The Bundestag on Thursday passed the long-gestating Bundesteilhabegesetz ("federal participation law") following months of campaigning and debate. Labor Minister Andrea Nahles, whose department conceived the bill, welcomed the new law as a "big, courageous step and nothing less than a system change" as well as part of a "series of important political milestones on the way to an inclusive society."
The opposition Left party, meanwhile, was less than enthusiastic, describing the new law as no more than a "beginning" that failed to live up to Nahles' promise to help people with disabilities to engage in the job market. Too much of the law, said Left party parliamentary leader Dietmar Bartsch, would leave seriously disabled people at risk of "being stuck in a home."
The dream of self-determination
The law could potentially have a major impact: some 10.2 million Germans (more than 10 percent of the population) live with some form of disability, of which 7.5 million are categorized as "seriously disabled." Designed to implement the United Nations' 2008 Convention on the Rights of Persons with Disabilities, the point of the law was to re-organize disability benefits in a way that aids self-determination.
Up until now, the system left many disabled people worse off than those on unemployment benefits. Now, seriously disabled people will be allowed to keep a considerably bigger personal fortune and still be eligible for benefits - 25,000 euros ($26,600), and going up to 50,000 euros by 2020 - and a partner's income will no longer be taken as a factor. Furthermore, the government has also introduced new financial incentives for firms willing to employ people with disabilities.
Similarly, disability benefits will be granted regardless of where an individual chooses to live - until now, people with certain disabilities could only receive financial support if they lived in a care home.
Some charities welcomed the new law - notably the large Caritas group, whose president, Peter Neher, welcomed the fact that organizations like his had been consulted. But Ottmar Miles-Paul, spokesman for the "teilhabegesetz.org," was very unhappy, and alleged that after some initial talks, rights groups had been shut out for nine months while the bill was drawn up.
"Even though we fought really hard to get changes to [the first draft of] the law, which was very bad and very dangerous for some disabled people, and had a few successes, the law still gives the administration a chance to put disabled people in institutions," he told DW. "It's nice to talk, but if you talk, it should also have some results."
"Disabled people in Germany are still very often institutionalized," he added."Many disabled people have to live and work in institutions for disabled people like in care homes, group homes and work in big so-called sheltered workshops."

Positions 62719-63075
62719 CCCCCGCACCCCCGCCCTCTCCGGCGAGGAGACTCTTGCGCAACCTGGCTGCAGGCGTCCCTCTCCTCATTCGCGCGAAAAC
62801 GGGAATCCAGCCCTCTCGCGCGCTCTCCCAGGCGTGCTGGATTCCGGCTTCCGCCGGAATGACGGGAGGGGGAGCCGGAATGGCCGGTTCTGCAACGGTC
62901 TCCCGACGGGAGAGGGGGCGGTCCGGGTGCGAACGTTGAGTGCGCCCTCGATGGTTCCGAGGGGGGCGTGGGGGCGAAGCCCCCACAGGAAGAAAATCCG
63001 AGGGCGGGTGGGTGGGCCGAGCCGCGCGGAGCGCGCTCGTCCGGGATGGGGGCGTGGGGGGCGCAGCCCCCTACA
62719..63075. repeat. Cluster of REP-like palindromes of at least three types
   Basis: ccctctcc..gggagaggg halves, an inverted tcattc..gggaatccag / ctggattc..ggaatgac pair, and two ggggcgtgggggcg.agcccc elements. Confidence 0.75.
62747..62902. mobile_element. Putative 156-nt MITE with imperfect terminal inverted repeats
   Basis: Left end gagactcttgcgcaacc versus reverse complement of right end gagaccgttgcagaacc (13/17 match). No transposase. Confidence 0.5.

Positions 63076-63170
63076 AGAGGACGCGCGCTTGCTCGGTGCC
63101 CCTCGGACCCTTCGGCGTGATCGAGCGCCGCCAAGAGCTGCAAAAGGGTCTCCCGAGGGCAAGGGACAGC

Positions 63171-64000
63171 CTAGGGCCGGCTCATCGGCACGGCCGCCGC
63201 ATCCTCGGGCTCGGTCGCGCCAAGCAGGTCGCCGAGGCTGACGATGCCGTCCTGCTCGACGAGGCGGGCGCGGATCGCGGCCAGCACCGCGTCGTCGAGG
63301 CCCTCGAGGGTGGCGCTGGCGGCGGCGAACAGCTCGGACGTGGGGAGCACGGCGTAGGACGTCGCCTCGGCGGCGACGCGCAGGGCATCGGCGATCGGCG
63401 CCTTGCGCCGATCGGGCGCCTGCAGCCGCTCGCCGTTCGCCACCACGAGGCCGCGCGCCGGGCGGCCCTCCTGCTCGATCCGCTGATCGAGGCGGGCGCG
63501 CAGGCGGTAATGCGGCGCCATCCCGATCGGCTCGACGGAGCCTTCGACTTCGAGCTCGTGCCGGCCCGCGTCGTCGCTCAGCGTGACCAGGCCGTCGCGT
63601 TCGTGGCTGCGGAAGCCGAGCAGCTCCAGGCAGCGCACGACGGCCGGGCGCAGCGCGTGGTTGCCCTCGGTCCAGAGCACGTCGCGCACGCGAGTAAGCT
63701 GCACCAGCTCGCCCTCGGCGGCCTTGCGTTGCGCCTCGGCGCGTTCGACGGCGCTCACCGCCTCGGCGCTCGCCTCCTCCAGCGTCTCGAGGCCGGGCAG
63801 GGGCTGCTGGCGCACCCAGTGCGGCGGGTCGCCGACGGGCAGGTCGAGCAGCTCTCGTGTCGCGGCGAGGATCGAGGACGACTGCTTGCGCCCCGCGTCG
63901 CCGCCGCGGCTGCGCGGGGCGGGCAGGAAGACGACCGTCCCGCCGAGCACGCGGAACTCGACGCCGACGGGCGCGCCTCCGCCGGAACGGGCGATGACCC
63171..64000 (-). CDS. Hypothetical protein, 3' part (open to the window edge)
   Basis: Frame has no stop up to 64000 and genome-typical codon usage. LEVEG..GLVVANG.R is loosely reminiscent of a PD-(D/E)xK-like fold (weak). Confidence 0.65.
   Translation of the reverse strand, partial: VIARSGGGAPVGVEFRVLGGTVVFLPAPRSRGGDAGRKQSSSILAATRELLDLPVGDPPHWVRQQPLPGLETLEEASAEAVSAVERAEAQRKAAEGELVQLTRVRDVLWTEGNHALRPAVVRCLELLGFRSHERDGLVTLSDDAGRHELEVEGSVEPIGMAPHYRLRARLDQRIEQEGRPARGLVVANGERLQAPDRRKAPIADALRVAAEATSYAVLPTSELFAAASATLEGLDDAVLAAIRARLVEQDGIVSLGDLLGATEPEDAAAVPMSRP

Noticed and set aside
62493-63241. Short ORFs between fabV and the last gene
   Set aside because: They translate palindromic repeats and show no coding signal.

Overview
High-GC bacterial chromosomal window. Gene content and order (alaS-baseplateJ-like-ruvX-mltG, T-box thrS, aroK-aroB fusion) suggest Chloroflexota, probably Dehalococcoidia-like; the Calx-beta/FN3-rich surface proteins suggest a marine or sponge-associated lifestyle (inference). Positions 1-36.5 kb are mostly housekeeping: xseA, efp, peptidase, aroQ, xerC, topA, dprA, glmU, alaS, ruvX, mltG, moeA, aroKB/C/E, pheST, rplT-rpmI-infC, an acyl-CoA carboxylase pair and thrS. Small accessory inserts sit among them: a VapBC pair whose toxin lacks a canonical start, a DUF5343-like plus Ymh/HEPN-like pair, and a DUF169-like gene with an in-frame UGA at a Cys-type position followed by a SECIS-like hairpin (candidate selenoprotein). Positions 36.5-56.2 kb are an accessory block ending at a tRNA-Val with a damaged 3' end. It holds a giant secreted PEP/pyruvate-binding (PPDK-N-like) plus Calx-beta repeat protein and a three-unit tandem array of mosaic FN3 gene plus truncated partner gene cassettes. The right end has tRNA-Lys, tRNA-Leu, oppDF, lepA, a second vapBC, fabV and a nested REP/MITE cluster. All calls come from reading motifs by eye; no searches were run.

"The new law still gives the administration the chance to say: you are too expensive and we'd rather you move into an institution," he added. "That has nothing to do with what the UN Convention says."
The law has seen a tortuous, complicated birth, with the government making some 68 alterations during its conception. Pressure groups were able to affect one significant change at the last minute - canceling a plan to cut benefits if disabled people had their lives limited in "only" five of nine areas of life, or fewer - (learning, social interaction, mobility, domestic care, etc). This measure would have directly disadvantaged the sight and hearing impaired.
Despite the ministry's declared intentions, Miles-Paul believes that on some points the law actually makes people less independent. "Disabled people have a right to their own assistant - people with disabilities fought very hard for this - now the law gives the chance for local authorities to say: okay, you have to share your personal assistant with your neighbor or someone in your neighborhood," he said. "It often happens like this in group homes: that many disabled people have to go to the same restaurant, movie or theater together."
Equally, under the new law disabled people who do voluntary work have to show that friends and neighbors can't help them before they are entitled to benefits.
Though Miles-Paul admitted that the new law did contain some important improvements - better counseling centers offering advice on rights and how to get into the labor market - he said these measures did not go far enough.
Germany has a fairly good reputation among European countries for the participation of those with disabilities in society - its access regulations, for instance, are fairly advanced. But as Miles-Paul explained, Sweden has been more successful in getting rid of big institutions - disabled people are much more likely to live in their own homes or smaller shared apartments.
"Germany is dominated by this old way of thinking in institutions," he said. "If you go to an administration, they say: this is a problem - oh, we have this institution and the problem is solved. It's much harder to find ways for people to live independently in the community."